As soon as I allowed myself to ask this question yesterday, I was stopped dead in my tracks.
Of course, I've read these words of Jesus before. I could even recite them, along with most of the Sermon of the Mount, from memory.
But this--stopping my mind and body enough to ask honestly of my deepest self whether I have love for my enemies--was different.

"But I say to you that listen," Jesus begins his teaching.
Perhaps I wasn't really listening before, when I had read these words or spouted them off myself.

As I've shared before, I am learning what it means to be contemplative--to sit with something, someone for a long amount; to sit my mind and let go of thoughts and feelings while holding the gaze of another; to become absorbed, if you will, in whatever may be in front of me.

So, I contemplated this question of loving my enemy.

How dare Jesus suggest this!
No, not suggest.
Expect me to love.
Instruct me to love.
Command me to love.

How I wish this were simply a suggestion, or that this question found its hypothetical origin with me.

But no such luck. Jesus himself tells those of us who will listen to love and forgive and pray for and bless and show kindness to our enemies.

Jesus had many enemies--those who pitted themselves against him, those Jesus called out for their hypocrisy and greed, those who were fearful of Jesus' power and answered with brute force, those in Jesus' hometown who did not accept or trust him, cast him out, and ridiculed him for being merely a carpenter's son.

These were enemies of Jesus' own state. What about those outside enemies of his day? Rome and all its governors and soldiers?

We can all quickly name our national enemies, such as Isis and Al Qaeda. Love for these people may be too impossible for us to wrap our heads and hearts around right now. To imagine, to believe that God is within each of them tastes sour in our mouths, smacks of heresy.

So, perhaps we should return a bit closer to home, to our relationships, to where we live and work and play.

Who is my enemy?
Whose enemy am I?

There are those people who stand in opposition to me, my beliefs, my place and my rights in society. And perhaps I stand in opposition to another.
There are those with whom I set up competition--unwittingly to them, and sometimes even to me. I pit myself against other people when I buy into the idea that life is a contest, a game to win over and against another.

My critics are my enemies. And since I am most often my greatest critic, sometimes my enemy is me. I pit myself against myself with competing thoughts and tendencies, a divided spirit.

When I feel so divided, ungrounded, unproductive, troubled within my own being, do I show myself patience and gentleness? Do I love that enemy I find inside of me?

Do I hate, curse, and abuse my enemy--whether that enemy is myself or someone else--with negative thoughts or feelings or words?
Or do I, in the words of Jesus, offer my enemy love, goodness, blessing, and prayer?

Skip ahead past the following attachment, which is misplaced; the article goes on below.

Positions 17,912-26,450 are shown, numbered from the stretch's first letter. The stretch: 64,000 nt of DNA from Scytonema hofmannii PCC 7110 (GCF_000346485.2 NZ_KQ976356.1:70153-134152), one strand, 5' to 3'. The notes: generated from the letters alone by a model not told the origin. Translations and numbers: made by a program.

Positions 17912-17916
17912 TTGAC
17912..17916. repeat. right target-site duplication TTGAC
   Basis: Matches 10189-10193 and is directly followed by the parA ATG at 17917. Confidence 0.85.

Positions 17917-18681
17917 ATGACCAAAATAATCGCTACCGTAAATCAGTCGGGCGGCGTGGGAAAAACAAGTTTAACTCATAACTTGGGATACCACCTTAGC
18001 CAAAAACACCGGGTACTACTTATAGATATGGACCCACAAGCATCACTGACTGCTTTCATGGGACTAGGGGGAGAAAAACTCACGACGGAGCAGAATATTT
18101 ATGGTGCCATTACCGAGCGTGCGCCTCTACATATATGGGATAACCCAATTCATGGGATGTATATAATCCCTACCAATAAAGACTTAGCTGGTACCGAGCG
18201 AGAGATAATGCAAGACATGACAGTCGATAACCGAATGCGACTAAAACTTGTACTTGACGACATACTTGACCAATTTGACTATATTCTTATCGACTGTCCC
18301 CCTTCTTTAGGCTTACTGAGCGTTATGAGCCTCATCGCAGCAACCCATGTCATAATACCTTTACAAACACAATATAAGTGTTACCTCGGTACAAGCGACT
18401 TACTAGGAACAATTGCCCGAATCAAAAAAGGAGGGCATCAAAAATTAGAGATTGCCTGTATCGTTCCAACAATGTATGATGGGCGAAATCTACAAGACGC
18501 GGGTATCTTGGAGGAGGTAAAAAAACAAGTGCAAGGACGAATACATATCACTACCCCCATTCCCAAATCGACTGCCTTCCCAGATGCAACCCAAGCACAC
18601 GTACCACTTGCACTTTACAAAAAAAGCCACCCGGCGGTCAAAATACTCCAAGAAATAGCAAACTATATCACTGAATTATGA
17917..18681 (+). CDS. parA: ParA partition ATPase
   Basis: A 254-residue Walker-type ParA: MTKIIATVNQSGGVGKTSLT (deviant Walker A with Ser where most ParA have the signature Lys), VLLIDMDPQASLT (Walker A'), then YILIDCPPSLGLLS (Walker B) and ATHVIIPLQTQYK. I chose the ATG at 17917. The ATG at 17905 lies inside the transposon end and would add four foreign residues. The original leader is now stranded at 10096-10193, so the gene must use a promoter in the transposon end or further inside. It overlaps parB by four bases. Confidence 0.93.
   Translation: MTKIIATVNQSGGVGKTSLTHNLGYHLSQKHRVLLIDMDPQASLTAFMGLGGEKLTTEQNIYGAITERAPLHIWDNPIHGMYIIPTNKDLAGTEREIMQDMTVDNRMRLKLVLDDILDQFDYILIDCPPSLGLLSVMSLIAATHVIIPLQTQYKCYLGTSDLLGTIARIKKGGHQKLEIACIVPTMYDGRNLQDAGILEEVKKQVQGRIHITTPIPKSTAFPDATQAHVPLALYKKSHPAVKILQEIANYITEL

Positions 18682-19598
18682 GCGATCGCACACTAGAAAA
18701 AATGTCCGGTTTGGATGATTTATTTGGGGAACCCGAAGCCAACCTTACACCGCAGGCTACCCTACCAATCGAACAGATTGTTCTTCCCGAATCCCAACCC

"Even sinners" love those who love them and are kind to those who are kind to them, Jesus says.
But we "that listen," that let the Word of God sink deeply and touch our very core, will and must respond differently.  

Hatred and cursing and abuse eats at us, from the inside out.
A house divided cannot stand, Jesus tells those of us who will listen.

If we answered the question, 'Where is God?' with the answer, 'In all things,' we are included in that list. If God is in all things, God is in me.

And where God is, love is.
Where God is present, forgiveness must be present.

We must be ready to love and forgive and bless and show kindness to those who would do us wrong, who hurt us intentionally or not.

And just why should I do that? Jesus tells his listeners, "Your reward will be great, and you will be children of the Most High" (v. 35). I don't think Jesus was only referring to some reward after death, to heaven as an eternal resting place.

I think Jesus recognized more than anyone else ever has that the love and forgiveness you show your enemies is itself the reward. Not to buy into the warfare and competition of society, that "us versus them" mentality that pervades every aspect of our lives, is itself the reward.

My refusal to hate my enemy, as I am told to do, means my freedom.
My willingness to love and forgive my enemy brings about a fuller sense of God's presence, within my own heart and spirit.

My love for my enemies is the result of having myself been loved. My finding God is the result of God having found me and having made home within me.

It is because of and for the love of God!

For the love of God, I listen to and am challenged by the Word of God.
For the love of God, I contemplate these questions that require of me my whole life.

For the love of God is the love of my neighbor.
For the love of God is the love of my enemy--foreign and domestic; within myself and without.

For the love of God is the reason for my existence.
For the love of God causes me to live in love and unity with my enemy.

May it be so. Amen.

Thursday, September 11, 2014

Hidden Presence